• Another style of succession: staggered plantings of the same crop. Longer-maturing plants, such as a heading lettuce that takes six to eight weeks, or basil, are re-sown every two weeks for a continual harvest. But this must be done in different beds (because the previous crop isn’t ready to pull yet).
  • Version 3 is seasonal succession, with things you might do only two sowings of a season—in spring (for summer harvest) and in summer (harvest in fall). This tactic suits even longer-to-harvest peas, or broccoli, for instance. A tip on peas, from Ken: If you’ve had limited results with fall sowings, try snow peas instead of shelling or edible pods; they’re a bit easier.

more continuing-harvest tips from ken

Broccoli seedling just up in seed flat under lights.

  • Some things are easier to get going in flats than direct-sown, and sometimes you just don’t have space to sow in the garden—but will in a few weeks. Either way, plan to have transplants coming along. Ken is sowing brassicas (cauliflower, collards, broccoli–we both favor ‘Piracicaba’–kale, quicker varieties of cabbages) and basil, for instance, in flats now.
  • Asian greens are a favorite at Seed Library—and also especially good for fall, since many are cold-tolerant. Try mizuna, mibuna, tatsoi and komatsuna, in particular (the Library’s whole assortment is here). Flavors range from horseradish-ey mustards such as the gorgeous ‘Red Giant,’ to extra-mild-tasting komatsuna.
  • With row covers and hoops, you can add about 5 degrees of cold protection around a row of greens (or anything else), says Ken, and thereby extend your harvest by two or even up to four weeks, “depending on what the season gives us.”
  • Switch varieties for switching weather—to faster-maturing ones, with things like squash or cucumbers, or to those that can take more cold (like an extra-tolerant spinach to overwinter). Also: Choose plants that can be enjoyed young, in case the weather turns on you and it gets cold an you have to harvest in a hurry.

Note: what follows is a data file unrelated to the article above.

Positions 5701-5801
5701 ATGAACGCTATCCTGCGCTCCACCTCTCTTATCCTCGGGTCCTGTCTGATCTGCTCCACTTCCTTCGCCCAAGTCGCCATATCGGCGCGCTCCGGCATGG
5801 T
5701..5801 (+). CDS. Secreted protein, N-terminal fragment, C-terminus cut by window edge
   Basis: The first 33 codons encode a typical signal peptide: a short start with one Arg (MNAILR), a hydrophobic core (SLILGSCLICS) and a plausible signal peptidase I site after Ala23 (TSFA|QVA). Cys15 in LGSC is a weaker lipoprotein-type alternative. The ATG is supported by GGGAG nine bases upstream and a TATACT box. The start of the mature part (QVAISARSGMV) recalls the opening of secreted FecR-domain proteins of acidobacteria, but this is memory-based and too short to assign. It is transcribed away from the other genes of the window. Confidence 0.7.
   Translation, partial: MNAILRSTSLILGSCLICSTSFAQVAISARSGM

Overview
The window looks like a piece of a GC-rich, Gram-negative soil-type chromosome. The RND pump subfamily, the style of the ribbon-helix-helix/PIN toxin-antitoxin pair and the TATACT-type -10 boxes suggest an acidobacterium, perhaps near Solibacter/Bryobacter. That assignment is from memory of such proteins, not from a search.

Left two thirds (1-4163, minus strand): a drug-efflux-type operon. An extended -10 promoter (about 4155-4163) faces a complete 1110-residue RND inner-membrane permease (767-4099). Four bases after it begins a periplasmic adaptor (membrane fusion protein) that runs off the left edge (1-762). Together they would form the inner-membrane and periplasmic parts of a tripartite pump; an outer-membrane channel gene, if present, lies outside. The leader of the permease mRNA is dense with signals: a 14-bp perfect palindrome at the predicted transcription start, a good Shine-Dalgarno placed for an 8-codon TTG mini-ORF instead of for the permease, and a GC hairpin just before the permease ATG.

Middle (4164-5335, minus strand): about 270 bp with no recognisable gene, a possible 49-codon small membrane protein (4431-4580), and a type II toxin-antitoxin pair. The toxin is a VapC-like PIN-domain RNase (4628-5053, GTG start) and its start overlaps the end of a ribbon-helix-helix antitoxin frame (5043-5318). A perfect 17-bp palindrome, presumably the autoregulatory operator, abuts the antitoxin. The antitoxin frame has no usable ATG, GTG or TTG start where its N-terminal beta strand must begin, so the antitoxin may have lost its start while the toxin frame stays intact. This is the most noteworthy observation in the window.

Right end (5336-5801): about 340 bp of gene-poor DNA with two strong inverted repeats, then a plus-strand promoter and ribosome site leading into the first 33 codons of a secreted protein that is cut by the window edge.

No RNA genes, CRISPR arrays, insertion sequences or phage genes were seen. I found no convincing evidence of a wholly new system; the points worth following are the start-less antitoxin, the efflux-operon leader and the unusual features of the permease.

• Get the Seed Library’s six key strategies for succession sowing.
  • How Seed Library makes a garden plan with succession sowings in mind.
  • Seed Library has a chart of their latest summer sowings of all–the August ones.

'Rhubarb' chard seedlings int he garden

join me at the seed library july 20, august 24

I’M JOINING IN the how-to demos and general festivities with Hudson Valley Seed Library in Accord, New York, for two upcoming events: July 20, “Fall Seedling Sale and Extending the Harvest,” with demos and tastings from 11-1 and seedling sale from 11-3. Learn to use hoops and row covers (all gear will be available for sale, too); how to time late sowings; and get expert advice on vegetable growing in general—plus shop for seedlings of many good-to-grow-now open-pollinated varieties. On August 24, “Annual Day to Be Seedy Farm Tour” is a festive open house with lots going on. Information on the Seed Library events page.

  1. Evee M says:

    Continuing to plant after the spring season has just started to occur to me and this post came at the perfect time with great tips. Thanks!